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By Robert D (anonymous) | Posted July 06, 2011 at 15:45:09 in reply to Comment 65660

This shouldn't be an issue down the Jolley Cut, where there are no intersections on the right hand side where downbound cyclists could complicate vehicle crossing movements.

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By 2 wheels good (anonymous) | Posted July 06, 2011 at 16:01:27

There is a fairly extensive literature out there, in spite of the fact that it's not the kind of data that gets you hired by folks with money i.e. governments looking to build bike paths, or by so called cyclist advocate groups pushing for their construction. I suspect most of the citations I have are not on line, much work was done in the pre-web 80's on this though if you are interested I could dig them out. Anyways here is one that is representative, the largest such study ever done in Denmark:
http://www.trafitec.dk/pub/Road%20safety%20and%20percieved%20risk%20of%20cycle%20tracks%20and%20lanes%20in%20Copenhagen.pdf

Collisions between intersections were reduced by 10%, and injuries by 4%, But
Collisions at intersections increased by 18% resulting in an increased injury rate in these groups as follows:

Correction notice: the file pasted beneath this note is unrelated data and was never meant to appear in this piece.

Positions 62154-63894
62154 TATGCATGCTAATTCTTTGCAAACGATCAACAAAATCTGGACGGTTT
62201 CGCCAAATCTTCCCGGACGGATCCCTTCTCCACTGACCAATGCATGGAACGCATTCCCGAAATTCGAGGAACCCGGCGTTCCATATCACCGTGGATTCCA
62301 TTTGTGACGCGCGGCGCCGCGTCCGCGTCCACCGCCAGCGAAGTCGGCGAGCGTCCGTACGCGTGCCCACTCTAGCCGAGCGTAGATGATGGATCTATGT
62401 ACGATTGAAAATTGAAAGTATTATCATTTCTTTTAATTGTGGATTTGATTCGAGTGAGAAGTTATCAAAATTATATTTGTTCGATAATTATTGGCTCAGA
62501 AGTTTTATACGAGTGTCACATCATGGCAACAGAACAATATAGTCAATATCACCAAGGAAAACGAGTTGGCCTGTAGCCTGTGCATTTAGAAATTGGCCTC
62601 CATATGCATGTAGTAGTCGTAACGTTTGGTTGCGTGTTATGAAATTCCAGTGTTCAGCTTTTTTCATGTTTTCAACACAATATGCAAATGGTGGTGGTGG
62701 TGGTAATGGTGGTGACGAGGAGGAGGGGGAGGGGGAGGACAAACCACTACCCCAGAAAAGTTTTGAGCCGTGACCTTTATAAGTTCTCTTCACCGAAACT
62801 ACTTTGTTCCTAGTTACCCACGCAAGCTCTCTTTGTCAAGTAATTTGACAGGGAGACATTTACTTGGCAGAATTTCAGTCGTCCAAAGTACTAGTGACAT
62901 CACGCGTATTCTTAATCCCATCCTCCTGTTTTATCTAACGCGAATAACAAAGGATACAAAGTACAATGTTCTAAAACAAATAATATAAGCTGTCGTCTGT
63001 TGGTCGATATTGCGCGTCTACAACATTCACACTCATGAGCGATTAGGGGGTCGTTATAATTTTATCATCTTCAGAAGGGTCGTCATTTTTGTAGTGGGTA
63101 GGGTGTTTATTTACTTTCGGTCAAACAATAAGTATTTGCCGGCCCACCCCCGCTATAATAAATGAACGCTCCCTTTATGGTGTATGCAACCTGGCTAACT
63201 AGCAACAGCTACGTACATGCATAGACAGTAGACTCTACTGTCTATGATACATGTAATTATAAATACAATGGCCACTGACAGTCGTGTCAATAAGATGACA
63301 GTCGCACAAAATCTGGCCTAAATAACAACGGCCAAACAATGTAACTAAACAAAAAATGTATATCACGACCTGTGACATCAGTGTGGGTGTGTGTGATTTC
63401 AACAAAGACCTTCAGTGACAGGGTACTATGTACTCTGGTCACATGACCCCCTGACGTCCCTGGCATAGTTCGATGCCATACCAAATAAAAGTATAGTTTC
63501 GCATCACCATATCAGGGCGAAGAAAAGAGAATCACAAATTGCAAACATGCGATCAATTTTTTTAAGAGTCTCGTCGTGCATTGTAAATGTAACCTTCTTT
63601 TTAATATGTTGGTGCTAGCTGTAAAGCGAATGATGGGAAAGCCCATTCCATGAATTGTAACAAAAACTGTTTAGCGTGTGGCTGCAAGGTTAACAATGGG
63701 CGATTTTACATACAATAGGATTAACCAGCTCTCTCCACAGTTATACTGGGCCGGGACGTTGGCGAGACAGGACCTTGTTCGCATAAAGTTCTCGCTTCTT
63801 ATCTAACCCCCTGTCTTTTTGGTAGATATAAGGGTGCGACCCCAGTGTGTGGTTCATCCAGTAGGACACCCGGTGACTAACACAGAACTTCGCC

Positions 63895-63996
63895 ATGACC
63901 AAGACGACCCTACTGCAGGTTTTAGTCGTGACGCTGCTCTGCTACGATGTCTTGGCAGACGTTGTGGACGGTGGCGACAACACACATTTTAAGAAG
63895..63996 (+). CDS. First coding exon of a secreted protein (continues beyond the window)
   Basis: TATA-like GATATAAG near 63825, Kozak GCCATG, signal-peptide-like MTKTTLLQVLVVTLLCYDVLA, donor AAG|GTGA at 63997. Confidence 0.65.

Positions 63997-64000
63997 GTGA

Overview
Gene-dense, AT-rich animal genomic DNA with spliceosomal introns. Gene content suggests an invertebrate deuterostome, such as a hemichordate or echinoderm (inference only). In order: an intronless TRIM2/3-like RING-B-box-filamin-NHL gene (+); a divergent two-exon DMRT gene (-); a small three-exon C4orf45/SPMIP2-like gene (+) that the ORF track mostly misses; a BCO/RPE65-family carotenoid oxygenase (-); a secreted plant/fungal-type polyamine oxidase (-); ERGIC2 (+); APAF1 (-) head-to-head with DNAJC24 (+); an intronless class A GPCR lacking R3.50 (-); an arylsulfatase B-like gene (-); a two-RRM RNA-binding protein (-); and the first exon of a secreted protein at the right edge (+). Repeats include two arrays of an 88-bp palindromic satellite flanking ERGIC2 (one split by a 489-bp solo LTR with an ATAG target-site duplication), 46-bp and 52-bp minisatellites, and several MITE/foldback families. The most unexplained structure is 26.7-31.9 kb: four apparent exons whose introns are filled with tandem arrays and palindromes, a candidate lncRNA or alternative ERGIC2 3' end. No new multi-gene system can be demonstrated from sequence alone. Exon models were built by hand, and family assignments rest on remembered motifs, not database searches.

Pedestrians: +28%
Cyclists: +22%
Moped riders: +37%

The net effect was an increase in accidents and injuries to non-motorists overall of 9% to 10%

Car drivers on the other hand benefited from the introduction of the bike paths, the injury rate in that group dropped by about 4% after the installation of the bike lanes.


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By Catherine Burden (anonymous) | Posted July 06, 2011 at 21:23:54 in reply to Comment 65651

There is no way my battery powered bike can reach a speed of 60 km/hr let alone 20km/hr. Plus the new sidewalk on the jolley cut is used consistently by many bikers and there is more than enough room for both the bicyclist and the pedestrian,(I do get off my bike and walk it when near people). As for riding in the 'blocking position', I wouldn't do that on any city street because I am positive all car owners would be either yelling at me or honking their horn.